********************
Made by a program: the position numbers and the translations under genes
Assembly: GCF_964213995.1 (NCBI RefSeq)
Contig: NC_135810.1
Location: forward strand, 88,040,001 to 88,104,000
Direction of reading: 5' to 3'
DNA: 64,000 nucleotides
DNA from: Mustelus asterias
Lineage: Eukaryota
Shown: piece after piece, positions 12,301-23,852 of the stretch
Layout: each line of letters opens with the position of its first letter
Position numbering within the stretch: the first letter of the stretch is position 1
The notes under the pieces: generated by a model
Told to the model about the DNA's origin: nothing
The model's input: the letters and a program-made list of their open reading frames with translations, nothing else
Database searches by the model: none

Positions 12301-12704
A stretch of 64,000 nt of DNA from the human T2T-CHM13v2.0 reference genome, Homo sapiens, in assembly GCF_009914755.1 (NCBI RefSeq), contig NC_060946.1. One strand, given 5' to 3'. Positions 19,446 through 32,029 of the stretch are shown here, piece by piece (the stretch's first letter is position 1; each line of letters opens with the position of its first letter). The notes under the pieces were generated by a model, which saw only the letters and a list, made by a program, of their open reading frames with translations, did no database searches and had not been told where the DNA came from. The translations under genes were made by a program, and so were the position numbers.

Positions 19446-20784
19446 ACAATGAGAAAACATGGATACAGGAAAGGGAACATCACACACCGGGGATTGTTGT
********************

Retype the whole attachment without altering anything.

Made by a program: the position numbers and the translations under genes
Assembly: GCF_964213995.1 (NCBI RefSeq)
Contig: NC_135810.1
Location: forward strand, 88,040,001 to 88,104,000
Direction of reading: 5' to 3'
DNA: 64,000 nucleotides
DNA from: Mustelus asterias
Lineage: Eukaryota
Shown: piece after piece, positions 12,301-23,852 of the stretch
Layout: each line of letters opens with the position of its first letter
Position numbering within the stretch: the first letter of the stretch is position 1
The notes under the pieces: generated by a model
Told to the model about the DNA's origin: nothing
The model's input: the letters and a program-made list of their open reading frames with translations, nothing else
Database searches by the model: none

Positions 12301-12704
A stretch of 64,000 nt of DNA from the human T2T-CHM13v2.0 reference genome, Homo sapiens, in assembly GCF_009914755.1 (NCBI RefSeq), contig NC_060946.1. One strand, given 5' to 3'. Positions 19,446 through 32,029 of the stretch are shown here, piece by piece (the stretch's first letter is position 1; each line of letters opens with the position of its first letter). The notes under the pieces were generated by a model, which saw only the letters and a list, made by a program, of their open reading frames with translations, did no database searches and had not been told where the DNA came from. The translations under genes were made by a program, and so were the position numbers.

Positions 19446-20784
19446 ACAATGAGAAAACATGGATACAGGAAAGGGAACATCACACACCGGGGATTGTTGT